I think I’ll just use it as a reference and do the real thing myself.

    • LongTimeLurker1stTimePoster

      Yeah after I mix down from Ableton Live, Reaper’s built-in audio tools are highly responsive to a person who knows what they want to hear…and it’ll output to 320kbps as well, no sweat. Reaper was totally worth the $ I sent their way, YMMV.

  • Sleepydog

    The mastering by LabelWorx sound much much much better to my ears!

    Good track by the way!

  • deejae snafu

    unless i misunderstand the mp3 encoding i think i would rather take my chances mastering my own material than end up with 192kpbs finished songs….

    • ap0th1k4ry .

      It’s worth mentioning that while these may be 192kbps .mp3’s, this can work QUITE handily for audio tracks for videos being posted to YouTube, since the audio is going to get pretty mangled anyway!!!

      • LongTimeLurker1stTimePoster

        To me it feels kind of like a business bandwidth decision, or one that’s quite a bit more arbitrary, to be capable of providing full WAV outputs but only going the 192 route for mp3s. If there’s a Low-Mid-High slider for the product, it’d be a nice correlative for Low (128) Mid (192) and High (328) mp3 formats.

        Whatever your reasons are, that’s fine, it’s just a turnoff when the concept is “easy mastering” and then I’d have to take my WAV file and convert to mp3 then enter all the information for the ID3 tag, etc. Basically it’s like shooting convenience in the foot, to me. Others probably don’t feel the same, but just for posterity it felt proper to write this out.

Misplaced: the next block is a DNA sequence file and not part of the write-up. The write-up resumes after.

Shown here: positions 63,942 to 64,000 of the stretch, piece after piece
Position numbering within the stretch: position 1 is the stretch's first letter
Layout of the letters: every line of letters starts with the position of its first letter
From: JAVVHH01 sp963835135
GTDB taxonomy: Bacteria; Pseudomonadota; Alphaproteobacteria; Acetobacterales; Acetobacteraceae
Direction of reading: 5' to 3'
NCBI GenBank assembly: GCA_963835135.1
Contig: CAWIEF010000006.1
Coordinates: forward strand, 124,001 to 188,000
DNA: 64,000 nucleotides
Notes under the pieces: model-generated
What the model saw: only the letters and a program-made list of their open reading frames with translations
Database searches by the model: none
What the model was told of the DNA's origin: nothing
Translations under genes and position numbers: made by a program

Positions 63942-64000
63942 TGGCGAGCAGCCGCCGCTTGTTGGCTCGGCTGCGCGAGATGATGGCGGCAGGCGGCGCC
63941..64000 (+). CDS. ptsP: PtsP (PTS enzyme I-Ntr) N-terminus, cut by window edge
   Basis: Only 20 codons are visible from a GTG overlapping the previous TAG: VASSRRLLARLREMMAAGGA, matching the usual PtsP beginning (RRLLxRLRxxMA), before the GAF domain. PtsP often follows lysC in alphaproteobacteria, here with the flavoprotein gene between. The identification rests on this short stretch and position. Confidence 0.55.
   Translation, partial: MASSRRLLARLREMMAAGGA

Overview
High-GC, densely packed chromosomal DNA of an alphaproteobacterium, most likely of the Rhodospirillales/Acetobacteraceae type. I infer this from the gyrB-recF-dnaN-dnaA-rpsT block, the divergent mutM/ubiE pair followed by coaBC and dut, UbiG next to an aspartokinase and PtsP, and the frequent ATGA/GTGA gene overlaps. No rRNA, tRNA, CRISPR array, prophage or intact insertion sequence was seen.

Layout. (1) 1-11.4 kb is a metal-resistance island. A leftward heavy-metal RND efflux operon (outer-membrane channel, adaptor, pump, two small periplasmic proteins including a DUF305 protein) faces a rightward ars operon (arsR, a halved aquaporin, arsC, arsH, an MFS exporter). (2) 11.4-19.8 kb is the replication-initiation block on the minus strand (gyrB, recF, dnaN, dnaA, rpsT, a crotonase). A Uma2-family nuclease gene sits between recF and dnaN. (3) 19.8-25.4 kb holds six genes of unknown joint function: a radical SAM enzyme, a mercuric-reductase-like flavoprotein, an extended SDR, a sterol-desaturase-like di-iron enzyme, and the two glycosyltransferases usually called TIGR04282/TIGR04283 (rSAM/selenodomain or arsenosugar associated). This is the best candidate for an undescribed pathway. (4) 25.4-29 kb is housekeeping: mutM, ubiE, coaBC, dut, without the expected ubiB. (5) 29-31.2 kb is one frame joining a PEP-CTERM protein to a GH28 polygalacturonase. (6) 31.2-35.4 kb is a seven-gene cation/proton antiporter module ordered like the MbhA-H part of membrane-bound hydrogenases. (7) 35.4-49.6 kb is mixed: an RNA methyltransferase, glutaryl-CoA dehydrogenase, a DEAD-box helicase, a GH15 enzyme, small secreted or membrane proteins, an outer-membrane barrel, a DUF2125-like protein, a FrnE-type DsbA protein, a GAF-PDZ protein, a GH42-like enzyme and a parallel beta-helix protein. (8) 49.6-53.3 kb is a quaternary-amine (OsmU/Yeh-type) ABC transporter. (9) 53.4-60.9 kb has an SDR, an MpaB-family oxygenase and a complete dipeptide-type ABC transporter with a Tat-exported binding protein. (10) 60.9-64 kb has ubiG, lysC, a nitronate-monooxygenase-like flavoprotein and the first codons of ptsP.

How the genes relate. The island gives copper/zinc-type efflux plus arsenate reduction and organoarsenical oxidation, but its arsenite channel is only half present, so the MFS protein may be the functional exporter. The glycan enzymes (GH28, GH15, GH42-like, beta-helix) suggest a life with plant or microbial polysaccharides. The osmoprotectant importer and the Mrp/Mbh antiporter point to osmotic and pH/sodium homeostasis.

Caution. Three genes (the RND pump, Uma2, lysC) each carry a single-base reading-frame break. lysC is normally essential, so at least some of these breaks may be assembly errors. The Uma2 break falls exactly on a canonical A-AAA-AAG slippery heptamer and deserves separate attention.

• Rory Seydel

          Hey, Solid questions and good points: We are actually working on a ton of output format options for the site. Including 320MP3’s plus a new high res uncompressed option. ID3 will be coming down the road as well. Thanks for the input, no pun intended.

      • deejae snafu

        Awesome I will have to check it out!

      • calgarc

        i may have to check that out 😀

  • Dj DoIn BaD

    think im gonna give it a shot and enter my first remix contest

  • noelflava

    This is awesome! Instantly made my track sound beefy, louder, and less muddy. Golden for budding and aspiring producers on a budget.

  • poltergeist

    Hey guys, the link at the bottom doesn’t lead anywhere!
    Super interesting article though…

    • Rory Seydel

      Hi poltergeist, it’s live now, sorry about the delay

      • poltergeist

        Cheers man 😀

        • Rory Seydel

          no worries 😛

  • lupzdut

    The link for the stems is not working guys. Great article and… challenge accepted!